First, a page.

Knowledge representation is a rich field and there has been tremendous effort and innovation – too many to describe here. However, we still live in a world where the overwhelming majority of people (including almost every CIO, developer and consumer) CANNOT find the information they seek with a simple query. Rather, the domain of data mining text analytics is dominated by specialists who use tools that are very difficult to learn and very expensive to deploy (because they require highly skilled programmers).

We set out to create a new toolset that would be easy to use for almost any programmer to build data mining tools for unstructured text.

ai-browser: A prototype for human-machine collaboration

For the past several months, we have been working on a new approach for text analytics and data mining. The idea is to create a tool that enables human-machine collaboration to quickly mine unstructured data to find the single best answer.

We now have a working prototype, called ai-browser, that solves knowledge management and data mining problems involving unstructured text. It combines natural language processing (NLP) and pattern recognition technologies to generate a precise knowledge representation graph.  Our team selected OpenNLP because it is open-source, easy to use and customize. We used the Topic-Mapper API to detect patterns within the text after it was pre-processed to isolate parts of speech. The system also allows users to use ontologies and/or reference documents to sharpen the results. The output is a graph that can be used in a number of ways with 3rd party products, such as:

  • Submission to search appliances like Google, Bing, Lucene, etc.
  • Analysis with modelling tools like Cytoscape, MATlab, SAS, etc.
  • Enterprise systems for reporting, knowledge management and/or decision support

This graph makes it easy to ask questions like, “Find me something like _______!” and get a very tightly clustered group of results – rather than millions of hits.

Even more impressive, ai-browser’s graph is a powerful tool that can be applied to a wide range of applications, such as:

  • Healthcare – clinical decision support systems to enable physicians to make better decisions by understanding all the relevant information held in electronic medical records (EMRs) – including emerging trends and relationships within the patient population.
  • Social media – detecting and tracking sentiments in conversations over time (such as Twitter) to understand how brands are perceived by customers.
  • Innovation management – discovering the relationships of information across disciplines to foster more productive collaboration and interdisciplinary discoveries.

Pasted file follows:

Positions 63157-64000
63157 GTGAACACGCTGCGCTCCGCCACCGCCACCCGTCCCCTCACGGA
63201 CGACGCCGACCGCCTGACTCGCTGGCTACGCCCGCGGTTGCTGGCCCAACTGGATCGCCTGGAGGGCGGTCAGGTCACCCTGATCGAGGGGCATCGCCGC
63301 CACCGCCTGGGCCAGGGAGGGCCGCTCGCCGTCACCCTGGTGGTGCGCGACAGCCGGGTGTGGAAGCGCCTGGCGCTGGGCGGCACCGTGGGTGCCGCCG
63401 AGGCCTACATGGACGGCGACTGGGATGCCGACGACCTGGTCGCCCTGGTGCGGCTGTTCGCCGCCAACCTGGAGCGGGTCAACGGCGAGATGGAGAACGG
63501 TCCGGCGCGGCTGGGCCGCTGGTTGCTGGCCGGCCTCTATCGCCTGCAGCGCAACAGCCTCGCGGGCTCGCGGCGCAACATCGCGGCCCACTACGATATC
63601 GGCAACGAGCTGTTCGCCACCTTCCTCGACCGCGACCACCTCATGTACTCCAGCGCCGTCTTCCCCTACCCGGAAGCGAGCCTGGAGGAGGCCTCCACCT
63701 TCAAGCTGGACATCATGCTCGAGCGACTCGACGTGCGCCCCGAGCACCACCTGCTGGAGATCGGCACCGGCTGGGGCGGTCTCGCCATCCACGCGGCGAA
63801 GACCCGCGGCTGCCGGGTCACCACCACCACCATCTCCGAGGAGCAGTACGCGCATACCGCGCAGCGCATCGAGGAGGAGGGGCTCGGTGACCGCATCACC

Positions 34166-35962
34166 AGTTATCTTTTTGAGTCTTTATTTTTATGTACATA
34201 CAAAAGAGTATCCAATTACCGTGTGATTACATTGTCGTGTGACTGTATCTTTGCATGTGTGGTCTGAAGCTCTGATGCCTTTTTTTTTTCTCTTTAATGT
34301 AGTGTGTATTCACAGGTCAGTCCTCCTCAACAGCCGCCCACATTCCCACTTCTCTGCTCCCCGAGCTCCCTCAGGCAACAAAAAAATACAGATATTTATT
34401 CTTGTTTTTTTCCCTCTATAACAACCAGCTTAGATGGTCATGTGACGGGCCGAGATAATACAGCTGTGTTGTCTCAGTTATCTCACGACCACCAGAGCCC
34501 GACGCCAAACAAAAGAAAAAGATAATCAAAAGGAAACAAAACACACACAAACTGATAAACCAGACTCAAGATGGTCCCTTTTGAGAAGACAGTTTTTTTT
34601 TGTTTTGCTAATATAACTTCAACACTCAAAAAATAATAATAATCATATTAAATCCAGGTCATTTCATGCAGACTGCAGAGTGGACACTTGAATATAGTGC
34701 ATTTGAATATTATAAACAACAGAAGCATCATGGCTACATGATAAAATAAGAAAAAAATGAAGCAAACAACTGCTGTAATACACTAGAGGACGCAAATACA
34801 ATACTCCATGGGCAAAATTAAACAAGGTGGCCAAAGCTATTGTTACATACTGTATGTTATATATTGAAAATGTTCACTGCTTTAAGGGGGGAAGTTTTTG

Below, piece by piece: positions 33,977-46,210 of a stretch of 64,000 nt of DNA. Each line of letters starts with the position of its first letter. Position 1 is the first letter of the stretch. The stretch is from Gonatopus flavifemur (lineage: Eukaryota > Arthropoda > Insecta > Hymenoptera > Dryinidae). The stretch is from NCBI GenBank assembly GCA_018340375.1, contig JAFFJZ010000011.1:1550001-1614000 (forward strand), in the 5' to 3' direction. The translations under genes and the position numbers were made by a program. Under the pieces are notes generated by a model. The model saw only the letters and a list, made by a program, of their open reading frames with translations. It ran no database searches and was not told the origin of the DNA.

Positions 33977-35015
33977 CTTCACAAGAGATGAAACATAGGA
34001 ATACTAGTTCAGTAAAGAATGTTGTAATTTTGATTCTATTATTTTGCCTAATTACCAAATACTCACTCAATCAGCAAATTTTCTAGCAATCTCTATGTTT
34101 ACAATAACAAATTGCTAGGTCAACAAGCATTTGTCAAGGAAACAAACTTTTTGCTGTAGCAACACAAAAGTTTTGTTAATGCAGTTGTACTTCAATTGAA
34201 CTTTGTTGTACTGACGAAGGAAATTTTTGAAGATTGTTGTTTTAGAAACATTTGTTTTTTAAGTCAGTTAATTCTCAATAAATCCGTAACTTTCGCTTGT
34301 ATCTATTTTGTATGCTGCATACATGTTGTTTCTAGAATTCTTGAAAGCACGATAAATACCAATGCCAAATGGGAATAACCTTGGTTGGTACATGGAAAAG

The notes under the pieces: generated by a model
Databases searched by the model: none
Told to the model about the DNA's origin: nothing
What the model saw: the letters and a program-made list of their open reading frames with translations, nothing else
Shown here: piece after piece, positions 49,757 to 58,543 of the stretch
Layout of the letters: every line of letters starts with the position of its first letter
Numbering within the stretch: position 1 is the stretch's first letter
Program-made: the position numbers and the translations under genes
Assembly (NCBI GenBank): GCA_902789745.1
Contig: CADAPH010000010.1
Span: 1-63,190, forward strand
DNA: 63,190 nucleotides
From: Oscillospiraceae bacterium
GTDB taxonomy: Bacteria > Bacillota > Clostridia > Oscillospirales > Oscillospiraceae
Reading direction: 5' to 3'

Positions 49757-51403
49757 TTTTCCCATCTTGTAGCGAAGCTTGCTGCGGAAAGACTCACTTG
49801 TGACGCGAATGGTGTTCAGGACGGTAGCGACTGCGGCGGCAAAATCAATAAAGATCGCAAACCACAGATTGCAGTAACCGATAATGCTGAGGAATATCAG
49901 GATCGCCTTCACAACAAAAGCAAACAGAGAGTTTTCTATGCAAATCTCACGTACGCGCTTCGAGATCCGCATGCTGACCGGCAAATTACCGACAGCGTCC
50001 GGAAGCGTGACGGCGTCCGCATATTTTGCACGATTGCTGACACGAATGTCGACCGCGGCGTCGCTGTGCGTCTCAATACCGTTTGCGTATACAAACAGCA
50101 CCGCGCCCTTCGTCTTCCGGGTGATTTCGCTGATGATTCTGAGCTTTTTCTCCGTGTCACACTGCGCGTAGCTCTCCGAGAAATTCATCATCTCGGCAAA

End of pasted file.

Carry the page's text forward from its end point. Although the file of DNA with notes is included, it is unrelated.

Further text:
• Information comparison and confirmation – determine the similarities and differences between two different sources of content.
  • Human resources – sourcing and placement of the best candidate for a job based on previous work experience.

The intent of the ai-browser design is to provide a starting point for developers to build solutions to meet the specific needs of enterprise customers. For example, modifying the system enables solutions to the following use cases:

  • Help a physician determine if additional tests are necessary to confirm a diagnosis.
  • Determine how perceptions about a brand are change through conversations on Twitter.
  • Find new uses for a drug by reviewing clinical studies published on PubMed and determining if there are relevant patent filings.
  • Identify stock market trading opportunities by comparing news feeds and SEC filings on a particular company or industry.
  • Finding the best person for a job by searching the internet for someone that is “just like person who has this job last year.”

Enterprise Data Mining: A far easier, lower cost approach.

Unlike other data mining approaches, ai-browser learns the meaning of documents by generating a lightweight ontology – a dynamic file that describes every relationship between every data element. It detects keywords and their association words which provide context. The combination of a keyword and all the association words can be thought of as a coordinate (x,y0->T) where x is the keyword and y0->T is the series of association words for that specific keyword. The collection of these coordinates creates a topology for the document: G(V,E) where G is graph and V is the set of vertices (or nodes) represented by each keyword and E is the edge represented by the associations to the keyword.

ai-fingerprint of Fox News Article

We call this graph the “ai-fingerprint.” It is a lossless knowledge representation model. It captures the meaning of the document by showing the context of words and the clustering of concepts. It is lossless because it captures every relationship in a directed graph – thereby revealing the significance of a word that may only appear once yet is central to the meaning of a large, complex textual data set.

ai-browser expresses ai-fingerprints uses the XGMML format in REST. This enables it to accommodate dynamic data, so it can change as the underlying text changes (such as in text from social media feeds).

Contact Olin Hyde to schedule a demo of ai-Browser. The source code is available to programmers to license and modify to solve specific problems.